The impact of the Great Recession and its long-languishing fallout can be seen, among other places, in doctor’s offices, coffee shops, yard sales, and Nascar race tracks.
Nascar just isn’t what it used to be. The NY Times reports that Nascar—”a barometer of Middle American tastes” that in the 2000s was “a money-printing juggernaut”—is now struggling with lower fan attendance, lower spending fans attending races, and even lower TV ratings. In an attempt to lure back race car fans, track owners have cut ticket prices and rolled out promotions such as 99¢ gallons of gas at stations near the track.
Wi-Fi is disappearing at coffee shops. Coffeehouses are increasingly turning off the free Wi-Fi on evenings and weekends, and sometimes they’re removing power outlets and getting rid of Wi-Fi altogether, according to the LA Times. Why the removal of the perk techies have come to expect? It’s hard to run a business when your customers are “deadbeats who stayed too long and bought too little,” and when “too many customers spread out at big tables for long stretches over a lukewarm mug,” café owners have to turn away other, more profitable customers.
There might be a bar at your workplace. How could this be a sign of economic struggle? Well, per the Baltimore Sun, booze-filled employee lounges, employee-only farmers markets, free food, and other employee perks are being used to keep morale up while staffers are asked to work more hours—without overtime or pay increases. (More on Time.com: See the top 10 long forgotten liquors)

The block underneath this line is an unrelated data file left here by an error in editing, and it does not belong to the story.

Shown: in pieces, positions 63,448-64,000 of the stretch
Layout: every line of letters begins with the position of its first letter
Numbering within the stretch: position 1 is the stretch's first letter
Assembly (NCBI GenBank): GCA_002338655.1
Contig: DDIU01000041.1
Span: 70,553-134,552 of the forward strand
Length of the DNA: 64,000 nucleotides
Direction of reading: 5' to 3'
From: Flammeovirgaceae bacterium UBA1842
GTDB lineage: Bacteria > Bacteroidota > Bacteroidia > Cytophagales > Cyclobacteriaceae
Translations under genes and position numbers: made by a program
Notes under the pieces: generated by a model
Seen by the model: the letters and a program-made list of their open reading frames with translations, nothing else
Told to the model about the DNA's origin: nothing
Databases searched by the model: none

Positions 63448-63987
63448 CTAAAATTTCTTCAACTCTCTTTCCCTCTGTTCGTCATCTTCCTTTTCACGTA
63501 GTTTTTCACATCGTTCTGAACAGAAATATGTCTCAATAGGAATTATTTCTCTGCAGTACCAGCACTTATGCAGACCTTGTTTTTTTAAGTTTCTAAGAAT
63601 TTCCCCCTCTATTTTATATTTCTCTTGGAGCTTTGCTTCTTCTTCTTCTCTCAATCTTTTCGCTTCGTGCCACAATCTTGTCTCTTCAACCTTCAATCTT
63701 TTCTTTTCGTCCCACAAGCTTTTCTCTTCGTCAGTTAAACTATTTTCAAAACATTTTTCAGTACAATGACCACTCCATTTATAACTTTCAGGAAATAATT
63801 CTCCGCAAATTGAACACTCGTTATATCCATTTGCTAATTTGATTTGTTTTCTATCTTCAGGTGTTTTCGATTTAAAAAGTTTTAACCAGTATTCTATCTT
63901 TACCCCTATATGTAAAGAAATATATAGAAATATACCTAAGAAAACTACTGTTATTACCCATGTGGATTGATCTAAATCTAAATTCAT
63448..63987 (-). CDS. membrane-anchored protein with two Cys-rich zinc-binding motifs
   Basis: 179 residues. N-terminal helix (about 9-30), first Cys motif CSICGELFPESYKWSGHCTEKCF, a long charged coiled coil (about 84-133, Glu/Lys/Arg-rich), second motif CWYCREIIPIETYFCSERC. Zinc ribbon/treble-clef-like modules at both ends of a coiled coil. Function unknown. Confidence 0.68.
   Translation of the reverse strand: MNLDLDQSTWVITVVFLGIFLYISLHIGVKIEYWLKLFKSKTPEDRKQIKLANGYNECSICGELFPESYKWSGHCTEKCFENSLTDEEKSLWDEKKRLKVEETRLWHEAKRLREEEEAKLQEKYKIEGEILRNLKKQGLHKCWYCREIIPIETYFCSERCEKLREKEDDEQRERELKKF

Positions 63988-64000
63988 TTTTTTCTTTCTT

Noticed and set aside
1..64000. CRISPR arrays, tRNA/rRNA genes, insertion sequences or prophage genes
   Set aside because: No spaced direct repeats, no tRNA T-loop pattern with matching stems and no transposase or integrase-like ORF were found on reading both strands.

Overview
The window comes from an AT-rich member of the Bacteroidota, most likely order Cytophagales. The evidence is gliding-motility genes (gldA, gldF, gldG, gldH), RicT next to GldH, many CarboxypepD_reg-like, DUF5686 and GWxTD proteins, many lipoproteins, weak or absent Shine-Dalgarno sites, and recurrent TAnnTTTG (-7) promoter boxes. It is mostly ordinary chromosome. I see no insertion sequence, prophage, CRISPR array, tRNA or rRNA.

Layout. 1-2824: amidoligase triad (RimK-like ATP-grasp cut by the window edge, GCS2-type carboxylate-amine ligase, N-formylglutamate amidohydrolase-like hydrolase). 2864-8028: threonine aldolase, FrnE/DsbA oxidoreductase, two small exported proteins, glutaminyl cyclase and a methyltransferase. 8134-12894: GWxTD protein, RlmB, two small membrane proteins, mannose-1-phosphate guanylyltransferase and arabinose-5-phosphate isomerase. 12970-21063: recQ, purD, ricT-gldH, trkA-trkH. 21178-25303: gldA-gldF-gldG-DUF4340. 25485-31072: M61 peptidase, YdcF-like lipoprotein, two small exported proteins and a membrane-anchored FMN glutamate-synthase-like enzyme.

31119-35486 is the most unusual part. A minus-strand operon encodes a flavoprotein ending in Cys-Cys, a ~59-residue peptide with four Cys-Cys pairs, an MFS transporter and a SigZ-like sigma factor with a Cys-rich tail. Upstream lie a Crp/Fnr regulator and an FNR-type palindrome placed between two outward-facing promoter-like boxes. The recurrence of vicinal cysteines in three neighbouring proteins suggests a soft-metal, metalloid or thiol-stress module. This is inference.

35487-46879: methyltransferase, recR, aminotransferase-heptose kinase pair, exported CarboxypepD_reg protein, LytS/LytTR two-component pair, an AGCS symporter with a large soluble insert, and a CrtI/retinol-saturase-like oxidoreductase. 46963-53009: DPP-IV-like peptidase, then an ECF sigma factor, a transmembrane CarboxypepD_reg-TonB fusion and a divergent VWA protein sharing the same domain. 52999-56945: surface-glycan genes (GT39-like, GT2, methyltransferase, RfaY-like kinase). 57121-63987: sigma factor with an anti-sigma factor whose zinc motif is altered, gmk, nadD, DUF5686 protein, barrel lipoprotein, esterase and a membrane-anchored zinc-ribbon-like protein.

Yard sales have an air of desperation to them. Shoppers and sellers at this year’s World’s Largest Yard Sale aren’t out merely for fun, games, socializing, and the chance to get rid of (or bring home) some junk. Now, the scene is serious, with buyers who are trying to outfit their families with clothing at one-tenth of what items would cost at Wal-Mart, sellers who are eager to make money to pay the bills before they’re evicted, and heated haggling occurring over goods marked at a mere $2.
Folks who used to live the high life now feel like failures while trying to pretend nothing’s changed. “I am currently one of thousands of middle-class paupers out there putting on a brave face and pretending nothing has changed when, in fact, beneath the glossy varnish of the facade, our entire way of life is crumbling under the crushing pressure of the credit crunch,” writes a columnist at the UK Daily Mail. Consumers who had grown accustomed to dining out whenever and wherever they pleased, who traveled and spent outlandishly on clothing and homes, are now ashamed and have hard times admitting to friends that their lifestyles aren’t sustainable. (More on Time.com: See a stimulus report card at the one year mark)
Patients have to listen to doctors upselling them with cosmetic surgeries. Doctors love performing elective surgeries: The procedures are quick easy sources of profit, and they’re typically not covered by health insurance, so the doctors don’t have to deal with insurers. USA Today reports that doctors, eager to make money during an uneasy economic climate, are giving their best pitches to patients—suggesting, say, a tummy tuck after a woman gives birth, or some Botox during an eye exam. The fact that these procedures won’t be covered by insurance may or may not come up in the conversation.